Oklahoma State University – Fall Magic is in the garden

August 12, 2021

Media Contact: Gail Ellis | Communication Specialist, Copywriter | 620-515-2498 | gail.ellis@okstate.edu

As winter begins to decline, do not close that garden bowl yet. Spring gardening season in your backyard awaits.

Oklahoma’s mild climate is ideal for spring gardening, and Oklahoma State University Extension offers educational opportunities for experienced and novice gardeners to extend the growing season.

“They thought they were having a good time in the autumn,” said Julia Lawlin, a professor of horticultural extension in Oklahoma County. In the fall, there is beautiful sunlight and a safer climate.

This second wave will provide healthy vegetables with healthy food choices, save on grocery budgets and support a sustainable lifestyle.

“If you plant something in the garden and spring, it’s a good time to start over again,” said Courtney Decalb-Myers, Cleveland County Extension Teacher.

Any summer crop that can grow in 90 days can produce a good crop in the fall. Zucchini, yellow squash, cherry tomatoes, spinach and many other salads will continue to grow. Pumpkins are a popular choice, and great seasonal produce – including broccoli, cabbage, cabbage, cabbage, spinach, cauliflower, carrots, beans and radish – is ideal for fall weather.

“All cole crops must start from plants, and those can often be found in farmers’ markets,” Laullin said. “Remember that for hot summers, in the short days of the harvest and in cold weather, it may take an extra week before they are ready for harvest.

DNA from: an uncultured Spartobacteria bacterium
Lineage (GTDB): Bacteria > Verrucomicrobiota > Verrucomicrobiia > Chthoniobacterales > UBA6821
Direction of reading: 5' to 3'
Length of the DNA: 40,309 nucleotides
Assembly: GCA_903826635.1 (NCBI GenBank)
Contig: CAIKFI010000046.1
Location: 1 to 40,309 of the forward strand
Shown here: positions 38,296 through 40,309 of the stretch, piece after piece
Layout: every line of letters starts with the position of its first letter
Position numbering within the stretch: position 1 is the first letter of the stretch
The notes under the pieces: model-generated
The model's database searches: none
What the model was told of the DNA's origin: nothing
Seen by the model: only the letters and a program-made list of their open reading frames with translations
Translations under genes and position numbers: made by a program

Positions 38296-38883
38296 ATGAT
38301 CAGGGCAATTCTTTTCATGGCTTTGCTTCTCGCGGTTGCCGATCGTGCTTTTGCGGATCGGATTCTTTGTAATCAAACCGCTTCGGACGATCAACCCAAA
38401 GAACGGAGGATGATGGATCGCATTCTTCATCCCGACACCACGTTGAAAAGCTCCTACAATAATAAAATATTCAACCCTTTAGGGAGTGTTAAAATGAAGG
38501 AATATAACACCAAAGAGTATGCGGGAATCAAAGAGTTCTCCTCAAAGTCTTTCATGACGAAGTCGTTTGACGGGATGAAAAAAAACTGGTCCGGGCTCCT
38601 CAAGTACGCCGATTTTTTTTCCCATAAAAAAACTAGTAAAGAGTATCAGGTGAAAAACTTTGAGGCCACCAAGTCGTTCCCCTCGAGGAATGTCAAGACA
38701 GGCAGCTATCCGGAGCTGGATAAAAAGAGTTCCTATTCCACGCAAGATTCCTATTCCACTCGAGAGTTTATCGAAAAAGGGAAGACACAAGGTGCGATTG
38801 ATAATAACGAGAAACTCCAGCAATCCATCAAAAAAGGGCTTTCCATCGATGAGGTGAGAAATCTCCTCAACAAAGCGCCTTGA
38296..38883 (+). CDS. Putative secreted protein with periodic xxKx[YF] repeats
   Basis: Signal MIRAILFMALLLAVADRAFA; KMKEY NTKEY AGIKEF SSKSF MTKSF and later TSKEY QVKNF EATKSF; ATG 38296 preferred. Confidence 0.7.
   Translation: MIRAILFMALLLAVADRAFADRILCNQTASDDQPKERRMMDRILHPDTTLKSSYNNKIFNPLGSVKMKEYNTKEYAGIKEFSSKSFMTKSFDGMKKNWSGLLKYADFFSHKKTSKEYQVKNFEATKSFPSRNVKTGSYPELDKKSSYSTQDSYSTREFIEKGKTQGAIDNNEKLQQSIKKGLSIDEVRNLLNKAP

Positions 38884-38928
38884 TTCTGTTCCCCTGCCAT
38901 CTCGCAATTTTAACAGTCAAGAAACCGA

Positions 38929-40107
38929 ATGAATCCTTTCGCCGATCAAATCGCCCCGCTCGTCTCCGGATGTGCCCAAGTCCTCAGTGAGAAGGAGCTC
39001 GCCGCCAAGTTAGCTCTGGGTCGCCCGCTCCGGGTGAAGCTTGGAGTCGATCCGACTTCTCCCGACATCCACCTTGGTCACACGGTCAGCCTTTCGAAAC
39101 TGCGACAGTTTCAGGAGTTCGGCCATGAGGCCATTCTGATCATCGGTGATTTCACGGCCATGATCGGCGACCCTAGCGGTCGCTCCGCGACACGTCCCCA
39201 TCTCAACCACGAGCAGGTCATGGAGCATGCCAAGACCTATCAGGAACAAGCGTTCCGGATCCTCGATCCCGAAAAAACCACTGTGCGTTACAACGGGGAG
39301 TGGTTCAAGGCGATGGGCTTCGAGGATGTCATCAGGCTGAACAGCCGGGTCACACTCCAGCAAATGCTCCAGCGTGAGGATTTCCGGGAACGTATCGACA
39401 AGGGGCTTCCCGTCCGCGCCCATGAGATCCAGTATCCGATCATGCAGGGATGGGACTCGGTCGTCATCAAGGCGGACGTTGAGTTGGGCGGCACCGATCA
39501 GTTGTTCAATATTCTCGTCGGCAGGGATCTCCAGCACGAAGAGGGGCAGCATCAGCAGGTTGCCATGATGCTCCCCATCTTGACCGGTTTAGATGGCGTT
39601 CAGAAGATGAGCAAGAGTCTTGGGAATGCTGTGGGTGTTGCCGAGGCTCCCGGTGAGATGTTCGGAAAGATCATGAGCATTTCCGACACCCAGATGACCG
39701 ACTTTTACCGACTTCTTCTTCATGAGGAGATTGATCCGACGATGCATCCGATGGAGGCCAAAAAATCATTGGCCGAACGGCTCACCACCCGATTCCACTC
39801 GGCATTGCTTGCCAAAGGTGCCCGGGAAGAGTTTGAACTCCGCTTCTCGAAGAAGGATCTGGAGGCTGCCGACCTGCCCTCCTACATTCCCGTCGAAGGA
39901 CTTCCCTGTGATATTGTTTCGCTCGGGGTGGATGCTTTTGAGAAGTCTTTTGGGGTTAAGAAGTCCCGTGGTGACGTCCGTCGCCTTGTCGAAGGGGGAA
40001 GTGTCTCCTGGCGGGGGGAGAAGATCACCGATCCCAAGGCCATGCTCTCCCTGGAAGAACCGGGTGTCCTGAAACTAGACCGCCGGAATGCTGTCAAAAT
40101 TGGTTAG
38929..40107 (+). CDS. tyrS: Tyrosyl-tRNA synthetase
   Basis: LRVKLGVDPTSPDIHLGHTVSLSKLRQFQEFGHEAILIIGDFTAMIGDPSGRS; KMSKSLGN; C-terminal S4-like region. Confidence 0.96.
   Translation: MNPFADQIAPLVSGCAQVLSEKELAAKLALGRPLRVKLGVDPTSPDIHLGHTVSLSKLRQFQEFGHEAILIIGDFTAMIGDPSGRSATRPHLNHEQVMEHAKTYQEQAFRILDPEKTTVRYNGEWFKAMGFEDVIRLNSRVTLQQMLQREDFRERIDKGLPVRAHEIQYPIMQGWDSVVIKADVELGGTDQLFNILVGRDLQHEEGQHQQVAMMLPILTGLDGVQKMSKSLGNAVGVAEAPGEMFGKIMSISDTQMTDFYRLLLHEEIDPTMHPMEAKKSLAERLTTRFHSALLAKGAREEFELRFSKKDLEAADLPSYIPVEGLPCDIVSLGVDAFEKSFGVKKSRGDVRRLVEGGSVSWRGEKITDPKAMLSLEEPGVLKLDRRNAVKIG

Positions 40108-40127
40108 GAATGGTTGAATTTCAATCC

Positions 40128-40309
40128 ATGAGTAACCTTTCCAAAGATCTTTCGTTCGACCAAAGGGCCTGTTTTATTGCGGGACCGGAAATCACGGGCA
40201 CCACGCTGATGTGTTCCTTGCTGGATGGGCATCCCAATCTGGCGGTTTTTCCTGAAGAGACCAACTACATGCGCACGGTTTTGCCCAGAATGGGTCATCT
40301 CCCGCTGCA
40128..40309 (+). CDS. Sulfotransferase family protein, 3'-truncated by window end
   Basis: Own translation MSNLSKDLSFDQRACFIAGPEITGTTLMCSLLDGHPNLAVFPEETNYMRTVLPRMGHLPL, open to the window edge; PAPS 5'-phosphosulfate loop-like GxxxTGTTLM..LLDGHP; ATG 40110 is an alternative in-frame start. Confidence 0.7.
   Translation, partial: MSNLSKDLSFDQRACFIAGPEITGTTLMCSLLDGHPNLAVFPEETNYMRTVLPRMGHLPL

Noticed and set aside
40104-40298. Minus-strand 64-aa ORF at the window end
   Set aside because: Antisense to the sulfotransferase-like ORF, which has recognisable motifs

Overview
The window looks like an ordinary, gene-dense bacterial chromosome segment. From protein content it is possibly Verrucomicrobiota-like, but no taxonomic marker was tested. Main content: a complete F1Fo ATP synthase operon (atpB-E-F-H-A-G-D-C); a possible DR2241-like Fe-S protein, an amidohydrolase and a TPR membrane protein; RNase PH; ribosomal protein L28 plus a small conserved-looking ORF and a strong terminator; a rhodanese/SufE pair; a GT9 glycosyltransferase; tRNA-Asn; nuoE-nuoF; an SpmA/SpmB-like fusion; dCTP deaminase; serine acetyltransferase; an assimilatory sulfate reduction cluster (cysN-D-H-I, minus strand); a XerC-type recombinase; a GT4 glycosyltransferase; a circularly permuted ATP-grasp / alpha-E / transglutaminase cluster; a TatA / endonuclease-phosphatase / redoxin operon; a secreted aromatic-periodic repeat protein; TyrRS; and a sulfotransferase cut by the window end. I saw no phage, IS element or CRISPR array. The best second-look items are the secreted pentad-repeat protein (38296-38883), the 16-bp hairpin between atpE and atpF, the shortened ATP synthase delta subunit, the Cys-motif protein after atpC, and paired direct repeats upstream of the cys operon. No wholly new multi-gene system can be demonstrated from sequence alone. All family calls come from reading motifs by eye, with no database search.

Lauren, participants in the Fall Gardeners’ Course, and DeKalb-Myers, in the Fall Garden Workshop, reminded participants that it may be a challenge to adequately cool some vegetables during the last few warm days of summer. The decision to plant is based on an accurate calendar and a small chance.

“We’ll take out our calendars and figure out when to plant them,” said Decalb-Myers.

Moisture is the key to transplanting seeds into the ground during the cool season, and fields and shade plants are effective in keeping cold and wet.

Seeds for production, such as beans, green beans and carrots, can be consumed overnight. If they are wet and dry again, they will not usually grow. One of the biggest challenges is one time, because the window that produces the harvest window for planting, growing, and harvesting is what Lawine calls “forgiveness.”

“Time and moisture are everything. At the end of the summer, the magic of the fall will take over. ”

For spring gardening tips, see the OSU Extension fact sheet on Spring Gardening.

This press release was prepared by Oklahoma State University. The views expressed herein are those of the author.

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